He was swept in the South, and bloodied in the Rust Belt. But when the race shifted West, Bernie Sanders won five out of six states, regaining his footing and bolstering his argument to take the race all the way through the last contests on June 7.
A win in Wisconsin would give him a significant boost just as the race heads to New York -- the state where he was born, and which Clinton represented in the Senate. It would also give him victories in six out of the seven states in the month leading up to it -- helping to fuel the passion and small-dollar donations driving his candidacy.
Win or lose, Sanders' path to the Democratic nomination is a tight one
. The party awards its delegates on a proportional basis, so there are no must-win states where he can place big bets the way Republicans have. He'll have to win on the coasts -- and that includes New York and its surrounding territory.
At a rowdy Monday evening rally in Milwaukee, Sanders talked repeatedly about "momentum" -- touting poll results, his growth from 2015 and a string of recent victories.
"Tomorrow, if there is a good turnout here in Wisconsin, if there is a record-breaking turnout here in Wisconsin, we are going to win here as well," he said.
How problematic is a loss for Clinton?
Clinton's campaign has downplayed the Wisconsin primary for weeks, arguing that the state's results won't tip the delegate count significantly in either direction. The former secretary of state wasn't even in Wisconsin on Monday -- instead campaigning in New York, where she faces a closer-than-expected contest in two weeks.
Obviously Clinton would be delighted with a win, but no matter what, she will leave Wisconsin with a clear delegate lead. But, like Michigan in early March, the state could also leave her with a tougher-than-expected primary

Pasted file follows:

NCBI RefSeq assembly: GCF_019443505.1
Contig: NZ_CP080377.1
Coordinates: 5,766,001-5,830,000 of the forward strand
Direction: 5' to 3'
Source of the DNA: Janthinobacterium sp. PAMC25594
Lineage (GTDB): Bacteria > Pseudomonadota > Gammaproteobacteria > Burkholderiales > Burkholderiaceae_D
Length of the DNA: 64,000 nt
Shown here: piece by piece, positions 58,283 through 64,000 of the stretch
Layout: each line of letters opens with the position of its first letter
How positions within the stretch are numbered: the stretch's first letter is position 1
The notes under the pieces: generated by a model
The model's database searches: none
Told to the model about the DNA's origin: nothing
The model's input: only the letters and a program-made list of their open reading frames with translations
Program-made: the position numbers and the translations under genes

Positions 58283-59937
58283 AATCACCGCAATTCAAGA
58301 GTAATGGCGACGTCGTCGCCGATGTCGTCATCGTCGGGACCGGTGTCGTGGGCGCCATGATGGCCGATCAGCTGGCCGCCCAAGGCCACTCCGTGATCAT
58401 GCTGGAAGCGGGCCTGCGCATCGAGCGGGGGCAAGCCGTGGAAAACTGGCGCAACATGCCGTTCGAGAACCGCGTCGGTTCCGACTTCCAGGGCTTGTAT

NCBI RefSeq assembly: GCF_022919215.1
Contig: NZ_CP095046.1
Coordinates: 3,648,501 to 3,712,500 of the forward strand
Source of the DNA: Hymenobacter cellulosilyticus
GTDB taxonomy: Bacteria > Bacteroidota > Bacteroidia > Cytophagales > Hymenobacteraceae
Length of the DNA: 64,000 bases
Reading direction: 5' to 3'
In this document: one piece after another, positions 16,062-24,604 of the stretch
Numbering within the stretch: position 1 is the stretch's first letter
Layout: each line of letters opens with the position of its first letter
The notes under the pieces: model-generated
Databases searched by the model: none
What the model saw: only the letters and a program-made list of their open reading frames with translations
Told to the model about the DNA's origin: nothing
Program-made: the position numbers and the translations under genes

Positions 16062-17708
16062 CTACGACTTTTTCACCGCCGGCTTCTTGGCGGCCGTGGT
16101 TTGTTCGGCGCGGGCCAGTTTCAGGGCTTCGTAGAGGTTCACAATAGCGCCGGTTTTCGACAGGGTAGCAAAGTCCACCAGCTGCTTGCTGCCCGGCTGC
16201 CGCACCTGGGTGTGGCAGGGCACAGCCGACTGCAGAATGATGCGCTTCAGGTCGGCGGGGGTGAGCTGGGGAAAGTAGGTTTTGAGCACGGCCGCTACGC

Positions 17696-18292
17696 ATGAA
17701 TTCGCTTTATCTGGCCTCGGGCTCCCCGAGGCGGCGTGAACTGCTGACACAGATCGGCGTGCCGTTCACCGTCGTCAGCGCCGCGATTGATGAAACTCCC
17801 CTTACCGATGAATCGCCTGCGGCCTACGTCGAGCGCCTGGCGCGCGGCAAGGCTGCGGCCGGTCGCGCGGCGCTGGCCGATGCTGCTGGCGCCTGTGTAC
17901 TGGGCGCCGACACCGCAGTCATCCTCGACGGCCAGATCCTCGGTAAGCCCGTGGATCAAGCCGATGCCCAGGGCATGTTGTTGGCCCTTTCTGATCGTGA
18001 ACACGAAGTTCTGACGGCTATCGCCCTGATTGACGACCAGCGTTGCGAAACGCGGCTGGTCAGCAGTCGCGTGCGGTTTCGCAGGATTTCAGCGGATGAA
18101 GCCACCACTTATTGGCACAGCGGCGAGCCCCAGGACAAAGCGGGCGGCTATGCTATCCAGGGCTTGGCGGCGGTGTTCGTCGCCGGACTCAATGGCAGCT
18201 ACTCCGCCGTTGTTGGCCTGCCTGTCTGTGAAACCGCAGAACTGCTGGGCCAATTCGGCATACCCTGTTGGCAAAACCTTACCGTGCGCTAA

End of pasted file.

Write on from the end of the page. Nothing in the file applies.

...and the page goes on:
on her hands and in a position to explain to backers why she can't put the self-described democratic socialist away.
For more than a month, Clinton has tried to shift her attention to Republicans and the general election. Yet much like Clinton against then-Sen. Barack Obama in 2008, Sanders' persistent presence won't allow it.
Clinton campaign manager Robby Mook is telling supporters not to worry.
In a memo posted on Medium Monday evening, Mook wrote: "Sanders has to win the four remaining delegate-rich primaries -- New York, Pennsylvania, California, and New Jersey -- with roughly 60% of the vote. To put that in perspective: Sanders has thus far won only two primaries with that margin: Vermont and New Hampshire."
He calls the campaign's delegate lead "nearly insurmountable."
Kasich vs. the two-man race narrative
Ohio Gov. John Kasich
has still won only a single state -- his own.
And he's increasingly under pressure from both Trump and Cruz, who are angling behind the scenes for GOP convention rules that would keep him off the first ballot there
, and publicly for him to depart the race.
"He ought to get the hell out, honestly," Trump said Monday in La Crosse. He compared Kasich to Jeb Bush
, Florida Sen. Marco Rubio
and Kentucky Sen. Rand Paul
-- "every single candidate that went out and worked hard, that frankly, in most cases, have done much better than Kasich."
Rubio, in fact, still has more delegates than Kasich.
"He's just a stubborn guy," Trump said of Kasich. "He's stubborn. He doesn't want to leave."
Wisconsin, just like Michigan and Illinois before it, is the sort of state where Kasich ought to have a strong showing. Public polls have showed him within striking distance of Trump for second place -- and finishing ahead of Trump would be a major boost.